- Does a loved one need assistance with activities of daily living (ADLs)? ADLs are tasks like eating, dressing, bathing, toileting, continence, and walking...things most of us can do unassisted for a very long time. But when age, illness, or disability necessitates assistance with these daily tasks, it’s time to consider in home care or senior care. At Pennsylvania Agency of Nurses, our Home Health Aides and Certified Nursing Assistants are qualified and ready to assist clients with personal grooming, companionship, meal preparation, medication reminders, light housekeeping, and transportation to and from appointments, errands, etc. If these are the sorts of services required for your family member or friend, a CNA or HHA is right for you.
- What if they need more specialized care? In addition to help with ADLs, a loved one may need assistance with catheterization, diagnostic testing and analysis, blood glucose testing, or other tasks. In home care services are also available for individuals with mental, emotional, or physical problems that require special care. At times, those with special needs have no available family member who can take care of them (such as an adult child with special needs whose parents have passed away). These persons may not have the capacity to handle day-to-day care, but do not want or need to go into a facility. Depending on the particulars, an LPN or HHA / CNA may be appropriate.
- Is a loved one transitioning between types of care? Sometimes, a health care situation is dynamic, and a loved one is transitioning into home care, out of an extended hospital stay, or perhaps into a nursing home. These transitions can be rather complex, and there are a lot of considerations to keep in mind (keeping track of medications and prescriptions, coming up with a plan of care, creating a schedule, etc). Fortunately, our Registered Nurse Geriatric Care Managers are in a great position to help families with these issues. Whether it’s total medical coordination, liaising between doctors and patients, or mediating family disputes about care, a Registered Nurse Geriatric Care Manager can assist families with constantly changing senior care or in home care situations.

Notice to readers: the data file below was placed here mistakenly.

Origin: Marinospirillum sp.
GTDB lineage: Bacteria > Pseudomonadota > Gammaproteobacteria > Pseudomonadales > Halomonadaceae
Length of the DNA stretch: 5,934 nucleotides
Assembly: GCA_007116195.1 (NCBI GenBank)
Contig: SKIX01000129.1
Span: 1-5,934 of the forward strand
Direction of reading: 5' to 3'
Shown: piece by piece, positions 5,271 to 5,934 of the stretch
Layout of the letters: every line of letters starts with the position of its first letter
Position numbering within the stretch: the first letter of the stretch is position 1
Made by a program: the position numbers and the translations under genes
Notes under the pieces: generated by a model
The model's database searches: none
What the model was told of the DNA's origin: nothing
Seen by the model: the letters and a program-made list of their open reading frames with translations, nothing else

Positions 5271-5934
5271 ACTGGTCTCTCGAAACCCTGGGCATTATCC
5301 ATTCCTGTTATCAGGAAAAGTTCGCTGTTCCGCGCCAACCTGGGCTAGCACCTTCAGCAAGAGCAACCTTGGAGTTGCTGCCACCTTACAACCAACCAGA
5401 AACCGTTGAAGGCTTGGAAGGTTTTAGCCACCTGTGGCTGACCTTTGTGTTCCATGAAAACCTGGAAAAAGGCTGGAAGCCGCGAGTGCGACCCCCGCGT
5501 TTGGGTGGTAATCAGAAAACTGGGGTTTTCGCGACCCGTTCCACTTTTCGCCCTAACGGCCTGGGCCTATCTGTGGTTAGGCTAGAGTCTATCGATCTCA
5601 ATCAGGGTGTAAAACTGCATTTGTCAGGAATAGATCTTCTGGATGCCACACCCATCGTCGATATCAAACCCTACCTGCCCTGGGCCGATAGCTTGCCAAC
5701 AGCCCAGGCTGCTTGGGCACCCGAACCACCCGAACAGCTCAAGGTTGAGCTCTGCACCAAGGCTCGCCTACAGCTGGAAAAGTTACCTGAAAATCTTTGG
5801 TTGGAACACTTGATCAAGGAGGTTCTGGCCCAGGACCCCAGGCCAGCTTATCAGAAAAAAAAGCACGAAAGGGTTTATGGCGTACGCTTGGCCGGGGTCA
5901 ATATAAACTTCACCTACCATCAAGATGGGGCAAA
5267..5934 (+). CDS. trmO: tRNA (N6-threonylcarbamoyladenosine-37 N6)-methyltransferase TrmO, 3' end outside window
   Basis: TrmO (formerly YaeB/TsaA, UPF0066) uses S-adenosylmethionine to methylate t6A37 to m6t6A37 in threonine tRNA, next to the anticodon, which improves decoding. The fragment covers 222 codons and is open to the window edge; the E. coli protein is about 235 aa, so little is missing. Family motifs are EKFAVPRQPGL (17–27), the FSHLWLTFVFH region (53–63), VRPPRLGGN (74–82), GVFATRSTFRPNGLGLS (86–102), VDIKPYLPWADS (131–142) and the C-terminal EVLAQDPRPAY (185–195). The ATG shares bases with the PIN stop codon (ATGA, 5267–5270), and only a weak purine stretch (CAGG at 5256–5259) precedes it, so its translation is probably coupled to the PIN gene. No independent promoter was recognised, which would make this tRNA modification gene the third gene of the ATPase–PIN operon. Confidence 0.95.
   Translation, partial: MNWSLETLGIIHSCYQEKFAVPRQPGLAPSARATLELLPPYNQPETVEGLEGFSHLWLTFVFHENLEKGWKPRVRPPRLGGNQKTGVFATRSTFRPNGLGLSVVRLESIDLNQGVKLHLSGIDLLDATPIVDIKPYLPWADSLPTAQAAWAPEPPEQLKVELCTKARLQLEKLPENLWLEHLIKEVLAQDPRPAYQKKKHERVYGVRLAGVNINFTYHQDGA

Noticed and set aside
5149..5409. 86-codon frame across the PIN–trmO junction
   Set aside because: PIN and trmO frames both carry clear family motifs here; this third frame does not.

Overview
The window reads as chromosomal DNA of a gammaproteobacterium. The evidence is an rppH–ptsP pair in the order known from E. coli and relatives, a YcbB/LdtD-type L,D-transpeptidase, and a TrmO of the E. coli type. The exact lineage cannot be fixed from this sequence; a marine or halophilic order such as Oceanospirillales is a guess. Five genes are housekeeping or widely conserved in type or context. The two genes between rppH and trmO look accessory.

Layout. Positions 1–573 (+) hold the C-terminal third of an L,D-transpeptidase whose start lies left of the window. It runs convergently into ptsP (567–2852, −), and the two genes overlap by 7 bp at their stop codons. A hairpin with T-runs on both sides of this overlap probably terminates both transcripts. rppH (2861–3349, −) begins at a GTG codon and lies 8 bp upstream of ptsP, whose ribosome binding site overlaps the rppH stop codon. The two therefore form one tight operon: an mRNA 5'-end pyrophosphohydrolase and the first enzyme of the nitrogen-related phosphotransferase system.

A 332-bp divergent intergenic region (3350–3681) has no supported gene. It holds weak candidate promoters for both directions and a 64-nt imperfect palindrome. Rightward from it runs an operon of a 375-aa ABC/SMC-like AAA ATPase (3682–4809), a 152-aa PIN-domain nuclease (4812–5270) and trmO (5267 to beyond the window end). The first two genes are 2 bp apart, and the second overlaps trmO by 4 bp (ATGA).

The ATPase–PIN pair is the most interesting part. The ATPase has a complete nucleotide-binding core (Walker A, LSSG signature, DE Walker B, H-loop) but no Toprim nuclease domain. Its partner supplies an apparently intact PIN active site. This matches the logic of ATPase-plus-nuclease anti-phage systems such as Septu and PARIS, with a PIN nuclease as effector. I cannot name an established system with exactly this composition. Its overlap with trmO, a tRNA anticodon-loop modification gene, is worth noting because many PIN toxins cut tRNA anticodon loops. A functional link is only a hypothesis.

If any of the above questions apply to your family situation, it’s a sign that you’re ready to start exploring home care options for a loved one. Hopefully, you have a better idea of the different certifications for caregivers, and what sort of help you may need. It is also worth considering other types of senior care, such as assisted living facilities, nursing homes, hospice, or adult day cares. In this blog, we discuss and compare the costs of different types of care for the loved ones in your life. Of course, if you have remaining questions, please contact us and we’ll be more than happy to help you figure out what care is needed, and the best way to go about it.
Learning about in home care options
To summarize, most often a family requires a CNA or HHA, and this service always includes Registered Nurse supervision. At Pennsylvania Agency of Nurses, all of our staff are able to assist with ADLs, and our LPNs and RNs can provide additional services as well. In addition to these basic qualifications, however, we are differentiated by our nurse-owned, nurse-operated approach, and our premier matching service between clients and caregivers. To learn more about how PAN can help families in the greater Philadelphia area, please reach out today!